& MORAL DECISION-MAKING
CTO, University of Rhode Island Libraries
Libraries Facilitating Cross-disciplinary Research - DC Workshop, Washington D.C., May 31, 2019
POTENTIAL ISSUES OF CROSS-DISCIPLINARY RESEARCH & ML
➤ One Issue: Moral/Ethical Dimension of Machine Intelligence
➤ If ML techniques drive AI developments to the degree that AI
systems come to partly or fully automate human decision-making,
what would that mean?
➤ An important question that applies to any discipline/area where
ML techniques are used from health sciences to the military.
WHY DOES MACHINE MORALITY MATTER?
➤ The notorious trolley case
➤ No longer a thought-experiment with a self-driving car
➤ UAVs (=drones), UGVs, sentry robots, and other AI systems raise
new and unsettling ethical questions.
MORAL RISKS OF AI/ML: MILITARY ROBOTS AS AN EXAMPLE
➤ They make killing easier (with a greater physical and
psychological distance) with less casualties.
➤ The likely increase of overall violence in the world
➤ The ramiﬁcation of allowing machines to harm humans or to
take their lives
➤ Potentially surrendering our moral decisions and moral
responsibility to an opaque system
ASK ETHICISTS WHAT A MORAL ACTION IS?
➤ Maximize the utility of the outcome
➤ Follow the moral rules/principles
➤ Maximize the outcome for the least privileged
➤ Disappointing to programmers/engineers?
PROGRAMMERS & ENGINEERS
➤ A working solution
➤ A set of constraints and if-then statements for a machine,
which will enable it to identify and process morally relevant
considerations, and then determine and execute an action that
is not only rational but also ethical in the given task
➤ Generalizable and abstract knowledge about morality
➤ Deﬁne what is moral and investigate how moral reasoning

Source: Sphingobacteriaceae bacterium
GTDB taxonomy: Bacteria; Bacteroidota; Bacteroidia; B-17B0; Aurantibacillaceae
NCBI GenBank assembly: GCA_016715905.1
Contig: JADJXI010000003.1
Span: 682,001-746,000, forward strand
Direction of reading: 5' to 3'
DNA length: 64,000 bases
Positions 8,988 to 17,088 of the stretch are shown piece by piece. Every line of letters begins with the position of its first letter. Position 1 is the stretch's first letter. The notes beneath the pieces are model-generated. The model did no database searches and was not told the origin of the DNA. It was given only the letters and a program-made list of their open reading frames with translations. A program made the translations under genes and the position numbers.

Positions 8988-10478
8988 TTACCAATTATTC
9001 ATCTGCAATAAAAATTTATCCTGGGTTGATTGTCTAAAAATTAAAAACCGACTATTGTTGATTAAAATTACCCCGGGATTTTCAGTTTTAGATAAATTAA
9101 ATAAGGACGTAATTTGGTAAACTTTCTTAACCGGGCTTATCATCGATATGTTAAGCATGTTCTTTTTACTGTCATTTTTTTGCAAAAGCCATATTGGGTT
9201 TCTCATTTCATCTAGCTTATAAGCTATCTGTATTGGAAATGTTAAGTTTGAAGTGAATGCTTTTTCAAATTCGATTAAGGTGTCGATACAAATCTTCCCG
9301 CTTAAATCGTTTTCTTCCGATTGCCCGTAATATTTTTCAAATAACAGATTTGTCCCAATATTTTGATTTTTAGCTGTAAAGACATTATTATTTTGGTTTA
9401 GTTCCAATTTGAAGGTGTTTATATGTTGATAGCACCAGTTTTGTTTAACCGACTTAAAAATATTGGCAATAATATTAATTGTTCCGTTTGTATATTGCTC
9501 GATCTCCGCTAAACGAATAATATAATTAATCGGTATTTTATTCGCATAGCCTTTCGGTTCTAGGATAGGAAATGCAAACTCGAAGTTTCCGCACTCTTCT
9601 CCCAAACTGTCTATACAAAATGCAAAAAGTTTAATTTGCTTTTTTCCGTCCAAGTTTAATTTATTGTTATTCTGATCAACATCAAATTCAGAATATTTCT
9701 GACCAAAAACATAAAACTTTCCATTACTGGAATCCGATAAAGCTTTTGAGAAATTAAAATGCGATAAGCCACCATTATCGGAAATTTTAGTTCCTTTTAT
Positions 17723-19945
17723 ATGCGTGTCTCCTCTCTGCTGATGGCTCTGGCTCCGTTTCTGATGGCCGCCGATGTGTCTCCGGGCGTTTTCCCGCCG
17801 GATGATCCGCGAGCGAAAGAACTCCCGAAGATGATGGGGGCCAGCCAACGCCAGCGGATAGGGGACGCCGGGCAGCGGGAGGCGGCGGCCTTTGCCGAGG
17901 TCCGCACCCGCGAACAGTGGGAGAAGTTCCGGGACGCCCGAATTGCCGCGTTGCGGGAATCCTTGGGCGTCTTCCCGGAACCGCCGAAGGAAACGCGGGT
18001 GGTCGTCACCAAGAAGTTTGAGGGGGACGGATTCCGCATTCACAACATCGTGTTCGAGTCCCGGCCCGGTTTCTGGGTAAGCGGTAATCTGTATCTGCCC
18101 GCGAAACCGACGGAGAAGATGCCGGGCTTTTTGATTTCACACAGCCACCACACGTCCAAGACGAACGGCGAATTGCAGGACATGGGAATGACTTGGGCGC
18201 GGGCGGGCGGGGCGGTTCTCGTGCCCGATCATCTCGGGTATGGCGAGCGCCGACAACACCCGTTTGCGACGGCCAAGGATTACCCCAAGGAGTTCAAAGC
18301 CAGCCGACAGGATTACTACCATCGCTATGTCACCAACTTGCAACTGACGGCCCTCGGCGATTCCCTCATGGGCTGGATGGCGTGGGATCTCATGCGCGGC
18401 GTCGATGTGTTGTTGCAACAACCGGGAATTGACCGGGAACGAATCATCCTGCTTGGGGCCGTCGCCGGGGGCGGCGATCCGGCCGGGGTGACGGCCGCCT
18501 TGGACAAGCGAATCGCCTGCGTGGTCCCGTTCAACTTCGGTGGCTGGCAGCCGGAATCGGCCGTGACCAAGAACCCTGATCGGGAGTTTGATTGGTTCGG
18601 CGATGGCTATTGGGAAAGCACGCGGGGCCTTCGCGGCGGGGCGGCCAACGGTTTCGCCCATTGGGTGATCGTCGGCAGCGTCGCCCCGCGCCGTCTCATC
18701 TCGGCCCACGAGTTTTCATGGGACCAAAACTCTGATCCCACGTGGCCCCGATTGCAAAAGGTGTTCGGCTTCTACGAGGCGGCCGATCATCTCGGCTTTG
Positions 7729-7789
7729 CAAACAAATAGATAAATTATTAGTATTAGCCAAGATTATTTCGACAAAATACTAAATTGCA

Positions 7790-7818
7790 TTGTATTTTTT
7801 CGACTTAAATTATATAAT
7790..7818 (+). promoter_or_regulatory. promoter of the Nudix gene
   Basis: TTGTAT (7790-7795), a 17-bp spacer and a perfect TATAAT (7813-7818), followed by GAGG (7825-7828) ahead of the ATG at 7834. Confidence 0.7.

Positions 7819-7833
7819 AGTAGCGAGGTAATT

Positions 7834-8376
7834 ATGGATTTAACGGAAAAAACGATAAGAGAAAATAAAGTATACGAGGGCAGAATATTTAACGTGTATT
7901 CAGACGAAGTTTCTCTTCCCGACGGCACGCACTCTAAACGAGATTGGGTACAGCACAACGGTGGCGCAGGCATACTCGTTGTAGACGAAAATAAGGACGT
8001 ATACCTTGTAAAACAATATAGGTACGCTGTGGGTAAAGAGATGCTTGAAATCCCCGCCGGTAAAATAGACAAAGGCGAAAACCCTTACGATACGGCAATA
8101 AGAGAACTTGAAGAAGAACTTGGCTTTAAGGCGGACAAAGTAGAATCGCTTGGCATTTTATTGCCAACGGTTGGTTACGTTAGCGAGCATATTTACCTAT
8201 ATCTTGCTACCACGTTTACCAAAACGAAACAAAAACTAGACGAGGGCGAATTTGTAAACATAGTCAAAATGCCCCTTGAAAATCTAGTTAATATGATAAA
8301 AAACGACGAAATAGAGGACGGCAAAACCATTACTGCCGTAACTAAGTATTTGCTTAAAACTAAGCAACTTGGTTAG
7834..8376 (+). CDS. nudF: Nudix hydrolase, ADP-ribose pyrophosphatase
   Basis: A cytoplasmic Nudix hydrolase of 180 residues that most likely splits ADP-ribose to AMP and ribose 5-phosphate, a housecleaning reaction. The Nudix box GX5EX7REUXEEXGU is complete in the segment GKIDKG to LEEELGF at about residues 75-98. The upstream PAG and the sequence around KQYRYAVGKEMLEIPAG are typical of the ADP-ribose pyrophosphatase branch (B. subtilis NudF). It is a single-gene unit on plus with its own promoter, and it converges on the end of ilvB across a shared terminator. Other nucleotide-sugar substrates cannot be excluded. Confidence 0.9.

➤ Borderline cases that reveal subtle diﬀerences in varying
WHAT WOULD PROGRAMMING MORALITY LOOK LIKE?
➤ General AI vs. Weak/Narrow AI
➤ Machine learning projects
➤ Including those related to library collections, services, or
➤ The issue of algorithmic bias that replicates/magniﬁes
existing social prejudices due to ML’s heavy reliance on
LEVELS OF MACHINE MORALITY
➤ Operational morality
➤ tools/systems low in both autonomy and ethical sensitivity
➤ e.g. a gun with a childproof safety mechanism
➤ within the full control of a tool’s designers and users
➤ Functional morality
➤ both autonomy and ethical sensitivity somewhere in the mid-range
➤ systems with signiﬁcant autonomy but little ethical sensitivity
➤ systems with little autonomy but high ethical sensitivity
➤ e.g. an aircraft with an auto-pilot feature; an ethical decision-support system for clinicians
➤ Full moral agency
➤ systems with high autonomy and high ethical sensitivity
➤ representation of values and capacity for moral reasoning
➤ moral responsibility
Source: Wendell Wallach and Colin Allen, Moral Machines: Teaching Robots Right from Wrong, (Oxford: Oxford University Press, 2010), p.26.
QUESTIONS TO ASK
➤ What goal is the AI/ML system designed to achieve?
➤ What level of autonomy / ethical sensitivity comes with the system?
➤ What level of machine morality is feasible or appropriate?
➤ Moral reasoning: potential steps
➤ Select potential actions that achieves a goal.
➤ Identify morally relevant considerations under the given goal.
➤ Anticipate outcome & consequences factoring in the context (/
environment) and involved parties.
➤ Determine and execute the best action.
➤ Compare the actual outcome with the anticipated outcome.
➤ A feedback loop to improve the system based upon past experience.
➤ Additional system-wide audits for speciﬁc biases.
➤ How to code human values into an intelligent machine, so
that its actions not only reﬂect but also preserve and
strengthen those values?